Updated: June 9, 2013 6:17AM
PLATO TWP. — Illinois weather is nothing if not fickle. Just ask Kane County’s farmers.
Last summer, their corn and bean crops were shriveled — though not as badly as in some parts of Illinois and the Midwest — by one of the worst spring and summer droughts in history. Now, this spring, their planting has been held up at least two weeks by the fourth-wettest April ever.
Local growers finally got out into the fields to start planting seed corn this week as the 6.9 inches of April showers gave way to May sow-ers, and the mud began to dry up. But with a late start to the planting, this year’s corn crop could be vulnerable to a heat wave during its pollinating phase, which now will be delayed into what is typically a somewhat hotter, drier part of the summer. And chances increase that an early frost could kill the corn plants before they reach complete maturity.
Or not. To know for sure, we would have to find out just what Ma Nature has in store as a follow-up to all this spring rain. And she isn’t telling.
According to a U.S. Department of Agriculture report released Tuesday, corn planting is progressing nationwide at the slowest rate in 29 years. As of Sunday night, the USDA estimates, just 7 percent of the expected corn acres had been planted in Illinois. Only 8 percent had been planted in Indiana and Iowa.
Soybeans tend to be planted a bit later, but only a minute 2 percent of those had been planted so far in Illinois.
“The situation is not critical yet. The window is still there. But it’s starting to close,” said farmer Dan Follman as he prepared to do his first 2013 planting on Tuesday along Chapman Road near Burlington.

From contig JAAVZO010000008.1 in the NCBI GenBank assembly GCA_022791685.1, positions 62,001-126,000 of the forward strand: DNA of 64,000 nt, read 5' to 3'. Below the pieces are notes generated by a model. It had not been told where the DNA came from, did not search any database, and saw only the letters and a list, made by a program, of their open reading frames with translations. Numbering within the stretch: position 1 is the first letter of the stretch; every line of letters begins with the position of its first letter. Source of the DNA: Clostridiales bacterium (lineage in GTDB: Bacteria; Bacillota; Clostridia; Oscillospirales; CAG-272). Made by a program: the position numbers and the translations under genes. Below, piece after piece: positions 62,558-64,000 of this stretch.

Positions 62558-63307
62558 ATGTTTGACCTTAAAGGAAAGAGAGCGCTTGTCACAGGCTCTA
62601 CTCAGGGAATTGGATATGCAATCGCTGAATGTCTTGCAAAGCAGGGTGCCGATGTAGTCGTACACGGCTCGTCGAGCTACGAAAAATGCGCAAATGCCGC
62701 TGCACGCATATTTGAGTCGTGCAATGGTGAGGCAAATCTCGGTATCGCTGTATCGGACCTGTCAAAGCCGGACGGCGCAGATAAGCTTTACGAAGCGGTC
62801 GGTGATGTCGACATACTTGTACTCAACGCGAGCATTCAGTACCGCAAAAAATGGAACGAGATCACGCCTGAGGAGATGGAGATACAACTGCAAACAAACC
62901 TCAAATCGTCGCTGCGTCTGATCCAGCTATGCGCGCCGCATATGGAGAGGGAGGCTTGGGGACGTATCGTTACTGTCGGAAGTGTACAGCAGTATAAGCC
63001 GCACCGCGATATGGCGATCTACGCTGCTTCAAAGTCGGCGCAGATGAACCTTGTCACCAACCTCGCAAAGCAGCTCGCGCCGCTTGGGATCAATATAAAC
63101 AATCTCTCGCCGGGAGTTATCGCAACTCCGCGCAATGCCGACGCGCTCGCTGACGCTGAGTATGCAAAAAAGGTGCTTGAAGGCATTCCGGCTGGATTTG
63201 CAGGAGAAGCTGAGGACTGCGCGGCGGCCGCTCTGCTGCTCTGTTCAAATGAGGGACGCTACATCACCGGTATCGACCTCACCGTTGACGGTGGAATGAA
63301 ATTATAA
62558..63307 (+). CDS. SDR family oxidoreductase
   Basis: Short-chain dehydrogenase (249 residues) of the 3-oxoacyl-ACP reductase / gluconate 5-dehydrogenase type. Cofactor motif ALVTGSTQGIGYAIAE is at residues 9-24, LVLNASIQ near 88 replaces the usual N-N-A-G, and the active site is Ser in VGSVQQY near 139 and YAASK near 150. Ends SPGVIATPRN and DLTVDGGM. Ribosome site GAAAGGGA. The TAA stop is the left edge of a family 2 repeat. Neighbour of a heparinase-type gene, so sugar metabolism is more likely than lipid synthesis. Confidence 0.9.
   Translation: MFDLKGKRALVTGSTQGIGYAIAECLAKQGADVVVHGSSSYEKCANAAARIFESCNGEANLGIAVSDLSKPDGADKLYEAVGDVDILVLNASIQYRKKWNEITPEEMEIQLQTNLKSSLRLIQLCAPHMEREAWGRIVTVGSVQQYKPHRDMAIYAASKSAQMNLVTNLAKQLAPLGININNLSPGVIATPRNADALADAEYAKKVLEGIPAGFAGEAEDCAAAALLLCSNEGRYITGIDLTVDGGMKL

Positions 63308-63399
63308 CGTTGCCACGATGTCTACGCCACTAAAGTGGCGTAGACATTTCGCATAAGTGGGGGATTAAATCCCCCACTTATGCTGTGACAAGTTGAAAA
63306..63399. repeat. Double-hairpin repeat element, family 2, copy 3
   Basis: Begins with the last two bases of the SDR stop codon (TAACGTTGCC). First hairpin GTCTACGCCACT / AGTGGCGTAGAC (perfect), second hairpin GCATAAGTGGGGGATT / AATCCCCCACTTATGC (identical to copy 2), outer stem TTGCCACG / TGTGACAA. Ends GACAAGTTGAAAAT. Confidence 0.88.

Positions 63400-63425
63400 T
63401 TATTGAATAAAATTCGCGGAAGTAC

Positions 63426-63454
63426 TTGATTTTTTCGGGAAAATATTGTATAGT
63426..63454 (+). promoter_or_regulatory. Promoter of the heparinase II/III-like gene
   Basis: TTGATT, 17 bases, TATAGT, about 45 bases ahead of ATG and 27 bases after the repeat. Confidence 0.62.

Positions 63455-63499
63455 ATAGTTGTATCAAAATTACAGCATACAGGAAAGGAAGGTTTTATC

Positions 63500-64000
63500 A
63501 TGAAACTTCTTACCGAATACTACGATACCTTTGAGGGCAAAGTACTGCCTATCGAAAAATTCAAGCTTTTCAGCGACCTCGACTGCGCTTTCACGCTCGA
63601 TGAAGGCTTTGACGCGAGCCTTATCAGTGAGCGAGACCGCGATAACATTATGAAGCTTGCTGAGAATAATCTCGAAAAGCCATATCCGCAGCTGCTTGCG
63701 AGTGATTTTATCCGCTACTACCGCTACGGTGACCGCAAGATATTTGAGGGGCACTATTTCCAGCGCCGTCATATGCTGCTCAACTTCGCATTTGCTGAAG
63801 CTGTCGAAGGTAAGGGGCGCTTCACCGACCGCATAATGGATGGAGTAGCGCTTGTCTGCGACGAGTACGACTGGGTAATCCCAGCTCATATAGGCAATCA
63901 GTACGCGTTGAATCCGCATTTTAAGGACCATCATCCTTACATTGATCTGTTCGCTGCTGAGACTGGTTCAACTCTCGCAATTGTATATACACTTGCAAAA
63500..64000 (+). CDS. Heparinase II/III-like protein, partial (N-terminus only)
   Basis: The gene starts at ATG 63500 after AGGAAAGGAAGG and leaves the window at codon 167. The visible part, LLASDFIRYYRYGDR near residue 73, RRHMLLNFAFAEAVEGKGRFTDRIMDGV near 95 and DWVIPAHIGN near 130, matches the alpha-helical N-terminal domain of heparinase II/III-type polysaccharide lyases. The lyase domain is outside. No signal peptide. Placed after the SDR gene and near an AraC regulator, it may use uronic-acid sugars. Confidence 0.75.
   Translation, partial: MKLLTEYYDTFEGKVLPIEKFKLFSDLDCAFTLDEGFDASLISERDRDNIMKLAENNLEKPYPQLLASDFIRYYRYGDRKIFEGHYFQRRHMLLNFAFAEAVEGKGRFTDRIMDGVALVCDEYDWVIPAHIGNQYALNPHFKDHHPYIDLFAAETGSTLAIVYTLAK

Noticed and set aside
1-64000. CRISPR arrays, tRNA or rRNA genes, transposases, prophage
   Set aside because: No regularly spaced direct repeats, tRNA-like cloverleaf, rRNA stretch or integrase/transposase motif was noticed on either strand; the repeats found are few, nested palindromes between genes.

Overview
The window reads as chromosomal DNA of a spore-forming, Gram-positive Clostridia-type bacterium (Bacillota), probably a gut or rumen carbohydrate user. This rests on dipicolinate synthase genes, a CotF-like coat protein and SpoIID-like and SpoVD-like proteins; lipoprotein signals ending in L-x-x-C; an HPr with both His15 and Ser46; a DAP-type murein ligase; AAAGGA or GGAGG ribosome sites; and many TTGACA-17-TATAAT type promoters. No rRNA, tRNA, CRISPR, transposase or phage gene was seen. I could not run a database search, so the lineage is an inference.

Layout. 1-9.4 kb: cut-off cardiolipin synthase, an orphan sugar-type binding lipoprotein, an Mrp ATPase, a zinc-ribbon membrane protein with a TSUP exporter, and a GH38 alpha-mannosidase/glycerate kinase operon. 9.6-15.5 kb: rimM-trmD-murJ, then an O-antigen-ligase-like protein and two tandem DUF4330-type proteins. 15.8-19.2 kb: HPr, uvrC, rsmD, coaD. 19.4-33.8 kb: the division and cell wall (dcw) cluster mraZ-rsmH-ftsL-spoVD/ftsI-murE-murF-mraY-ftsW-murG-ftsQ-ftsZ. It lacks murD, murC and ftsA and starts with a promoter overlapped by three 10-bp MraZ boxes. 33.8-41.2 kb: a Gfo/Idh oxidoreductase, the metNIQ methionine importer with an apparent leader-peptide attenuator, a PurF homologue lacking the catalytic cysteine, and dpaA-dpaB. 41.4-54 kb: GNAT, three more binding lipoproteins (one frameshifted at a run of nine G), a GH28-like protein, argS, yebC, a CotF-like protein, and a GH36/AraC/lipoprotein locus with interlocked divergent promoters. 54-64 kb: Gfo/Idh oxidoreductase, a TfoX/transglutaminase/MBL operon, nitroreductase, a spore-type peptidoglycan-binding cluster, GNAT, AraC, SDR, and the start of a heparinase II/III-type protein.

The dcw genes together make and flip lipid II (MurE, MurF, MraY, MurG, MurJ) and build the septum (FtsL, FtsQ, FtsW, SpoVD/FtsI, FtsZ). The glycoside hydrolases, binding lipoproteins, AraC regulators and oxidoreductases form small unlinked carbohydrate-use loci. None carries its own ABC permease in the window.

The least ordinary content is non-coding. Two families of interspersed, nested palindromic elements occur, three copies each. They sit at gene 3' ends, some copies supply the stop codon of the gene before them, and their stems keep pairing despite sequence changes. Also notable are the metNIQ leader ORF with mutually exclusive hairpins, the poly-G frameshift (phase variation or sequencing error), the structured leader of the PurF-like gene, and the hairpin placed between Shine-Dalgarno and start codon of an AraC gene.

Follman farms property in both Burlington and Plato townships, with 900 acres slotted for corn and 700 for soybeans. He said the Plato fields, along Plank Road, are still too muddy to get into, and the Burlington ones just became accessible this week.
Bob Gehrke, whose extended family farms 1,800 acres along Route 20 between Elgin and Pingree Grove, said he has not yet planted any corn. “We like to be done by May 10. This year we’ll probably be at least 10 days behind,” said the former Kane County Farm Bureau president.
Gehrke blamed the delay on both muddy fields and cool soil temperatures caused by the colder-than-usual spring and late snow melt.
If seed is planted while soil is too cold, it just sits there rather than growing, Gehrke said. “You know the soil is too cold when you look out and don’t see any weeds. When the weeds start germinating, it’s warm enough for corn to germinate.”
Bruce Krog of rural Elgin, who owns or rents 800 acres at various locations in Plato Township, said he is already half done with his planting. “We started on April 29, which was two weeks later than last year. But then last year was early,” Krog said.
Follman said this year’s delay feels especially odd because last spring saw 80-degree weather in March; high-temperature records for some dates being not just broken but shattered by as much as 8 degrees; and relatively little rain. That was followed by the 2012 summer drought that lowered corn and soybean yields in Kane County and did major damage to farms in the Great Plains. The drought wiped out some entire corn crops as nearby as the Belvidere area, where the soil doesn’t hold moisture as well as in Kane County.
“I told my son last year, ‘You’ll never see a spring like that again in your lifetime,’ because I never saw a spring that warm and that early,” Follman recalls. “But we have seen springs like the one we’re having now,” and they haven’t proven to be disastrous.